Nutrasweet® has the chemical name aspartame and is made of two amino acids: l-aspartic acid and the methyl ester of phenylalanine, thus people with PKU can’t have it. Look at a can of diet soft drink that is sweetened with aspartame. Somewhere on the can, there’s always a cautionary label warning people with PKU not to drink it.
But what about the rest of us? That methyl group on the phenylalanine can break off pretty easily, and at temperatures as “low” as 86° F (= 30° C — lower than body temperature or a summer day), aspartame starts to disintegrate, releasing methanol (which in larger quantity causes blindness, etc. — it’s toxic). As the liver tries to deal with the methanol using normal metabolic pathways, it ends up turning the methanol into formaldehyde, which is a known carcinogen. Interestingly, because of this and several other concerns, originally there was controversy over FDA approval of aspartame. Even still, its safety is controversial. More recently, some people have suggested a possible link between aspartame consumption and an increase in brain tumors in this country.
Equal® is not the same as Nutrasweet, but does contain some of it. There’s an interesting psychological thing here: in our culture, people think they need sweetener by the teaspoon, but Nutrasweet is so much sweeter than sugar that only a tiny pinch would be needed to gain the equivalent sweetness. Artificial sweetner manufacturers know that if they don’t make a product such that one teaspoon is as sweet as one teaspoon of the sugar people are used to using, people will use one teaspoon anyway (a tiny pinch just doesn’t look like enough), then say it was too sweet and stop buying it. Thus, artificial sweetners are designed to take up about a teaspoon of space, and Equal® is mostly glucose (which diabetics and hypoglycemics shouldn’t have) with a little Nutrasweet added, so in theory, not quite as much of the sugar is needed (also remember that glucose isn’t as sweet as sucrose). To make the sweetness of one teaspoon of sweetner powder equivalent to that of one teaspoon of sucrose, various fillers (things like cellulose) are added. These products also contain a number of other chemicals, including silicon dioxide (SiO2) “to prevent caking.” This is the chemical name for sand or glass (although, from what I’ve heard, a bit of silicon is needed for healthy fingernails)! Pre-mixed, pre-packaged items, such as artificially-sweetened soft drinks, can contain all aspartame as their sweetener because the manufacturers of these products do not have to be concerned with the “one teaspoon” psychological factor. Remember, because aspartame degrades into methanol at warm temperatures, it should not be used in anything hot or anything that will be cooked (coffee sweetener, cake mixes, cocoa, etc.), and bottles of artificially-sweetened soft drinks that have been sitting out in the hot sun at the local gas station are suspect.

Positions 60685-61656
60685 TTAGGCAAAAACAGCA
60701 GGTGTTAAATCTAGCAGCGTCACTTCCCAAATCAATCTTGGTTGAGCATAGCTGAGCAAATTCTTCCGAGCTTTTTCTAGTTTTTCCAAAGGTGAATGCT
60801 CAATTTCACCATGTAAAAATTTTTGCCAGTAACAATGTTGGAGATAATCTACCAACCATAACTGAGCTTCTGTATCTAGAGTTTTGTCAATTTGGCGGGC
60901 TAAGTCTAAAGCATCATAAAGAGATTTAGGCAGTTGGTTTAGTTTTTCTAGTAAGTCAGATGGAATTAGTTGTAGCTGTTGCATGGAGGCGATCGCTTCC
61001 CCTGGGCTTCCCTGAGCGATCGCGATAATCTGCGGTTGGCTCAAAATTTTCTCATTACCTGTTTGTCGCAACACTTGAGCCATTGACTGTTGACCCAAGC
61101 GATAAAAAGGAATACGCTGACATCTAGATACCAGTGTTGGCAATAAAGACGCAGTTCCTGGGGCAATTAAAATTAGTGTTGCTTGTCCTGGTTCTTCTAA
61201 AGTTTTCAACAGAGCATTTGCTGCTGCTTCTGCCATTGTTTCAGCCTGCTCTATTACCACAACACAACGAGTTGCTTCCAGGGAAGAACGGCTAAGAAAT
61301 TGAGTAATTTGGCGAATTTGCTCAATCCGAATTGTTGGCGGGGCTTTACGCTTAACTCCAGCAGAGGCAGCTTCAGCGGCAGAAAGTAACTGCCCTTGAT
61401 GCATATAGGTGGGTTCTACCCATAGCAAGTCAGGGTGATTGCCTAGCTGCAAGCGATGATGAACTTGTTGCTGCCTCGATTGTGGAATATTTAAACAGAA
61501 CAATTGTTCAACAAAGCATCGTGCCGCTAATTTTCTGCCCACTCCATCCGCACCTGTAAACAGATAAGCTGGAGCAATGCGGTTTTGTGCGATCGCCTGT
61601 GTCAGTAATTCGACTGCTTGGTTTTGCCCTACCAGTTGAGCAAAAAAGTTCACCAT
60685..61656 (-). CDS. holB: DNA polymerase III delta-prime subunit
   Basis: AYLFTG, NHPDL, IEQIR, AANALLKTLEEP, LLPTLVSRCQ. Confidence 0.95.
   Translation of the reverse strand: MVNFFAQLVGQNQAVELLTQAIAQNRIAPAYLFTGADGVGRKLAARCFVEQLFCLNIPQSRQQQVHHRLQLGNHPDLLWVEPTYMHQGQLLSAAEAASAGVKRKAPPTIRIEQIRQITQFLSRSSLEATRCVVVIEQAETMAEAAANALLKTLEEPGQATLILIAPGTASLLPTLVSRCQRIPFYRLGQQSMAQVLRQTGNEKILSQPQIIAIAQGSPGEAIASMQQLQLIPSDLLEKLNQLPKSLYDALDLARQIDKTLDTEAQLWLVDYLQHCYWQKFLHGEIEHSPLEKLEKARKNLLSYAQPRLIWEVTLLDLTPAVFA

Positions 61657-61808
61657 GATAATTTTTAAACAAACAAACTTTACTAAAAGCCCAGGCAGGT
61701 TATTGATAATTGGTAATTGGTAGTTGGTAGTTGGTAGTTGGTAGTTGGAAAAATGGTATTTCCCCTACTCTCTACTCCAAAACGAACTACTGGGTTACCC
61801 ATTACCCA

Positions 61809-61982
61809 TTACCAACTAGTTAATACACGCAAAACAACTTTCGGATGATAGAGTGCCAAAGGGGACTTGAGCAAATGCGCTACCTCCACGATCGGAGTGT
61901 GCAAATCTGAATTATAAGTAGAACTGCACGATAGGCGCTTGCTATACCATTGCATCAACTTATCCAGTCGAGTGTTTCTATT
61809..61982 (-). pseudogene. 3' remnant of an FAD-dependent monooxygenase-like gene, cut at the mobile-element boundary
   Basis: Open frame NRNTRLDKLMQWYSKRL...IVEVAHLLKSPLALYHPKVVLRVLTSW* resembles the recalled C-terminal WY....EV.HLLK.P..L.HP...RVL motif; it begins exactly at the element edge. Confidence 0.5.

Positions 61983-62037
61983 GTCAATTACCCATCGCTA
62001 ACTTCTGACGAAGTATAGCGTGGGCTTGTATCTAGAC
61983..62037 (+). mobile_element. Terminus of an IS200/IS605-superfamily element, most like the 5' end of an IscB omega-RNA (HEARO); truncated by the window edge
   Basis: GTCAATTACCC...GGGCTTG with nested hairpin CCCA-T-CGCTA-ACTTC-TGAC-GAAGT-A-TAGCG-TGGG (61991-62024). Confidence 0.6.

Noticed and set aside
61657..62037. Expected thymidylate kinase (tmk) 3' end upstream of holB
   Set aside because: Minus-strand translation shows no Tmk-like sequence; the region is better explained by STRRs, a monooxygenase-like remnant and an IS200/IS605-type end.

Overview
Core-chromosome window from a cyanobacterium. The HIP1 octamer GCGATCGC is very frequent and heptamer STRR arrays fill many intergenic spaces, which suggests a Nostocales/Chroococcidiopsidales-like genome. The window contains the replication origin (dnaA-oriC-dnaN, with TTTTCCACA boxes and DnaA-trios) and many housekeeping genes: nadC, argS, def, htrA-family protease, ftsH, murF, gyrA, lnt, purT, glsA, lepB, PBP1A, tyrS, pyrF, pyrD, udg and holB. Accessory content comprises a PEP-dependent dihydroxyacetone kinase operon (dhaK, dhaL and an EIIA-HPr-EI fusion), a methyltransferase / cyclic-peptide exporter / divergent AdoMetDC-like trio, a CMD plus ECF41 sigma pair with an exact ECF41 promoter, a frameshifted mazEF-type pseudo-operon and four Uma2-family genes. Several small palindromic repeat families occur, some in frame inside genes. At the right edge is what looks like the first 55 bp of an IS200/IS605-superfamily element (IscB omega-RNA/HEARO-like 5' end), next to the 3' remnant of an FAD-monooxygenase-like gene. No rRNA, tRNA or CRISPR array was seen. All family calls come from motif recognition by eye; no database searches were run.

Copyright © 1996 by J. Stein Carter. All rights reserved.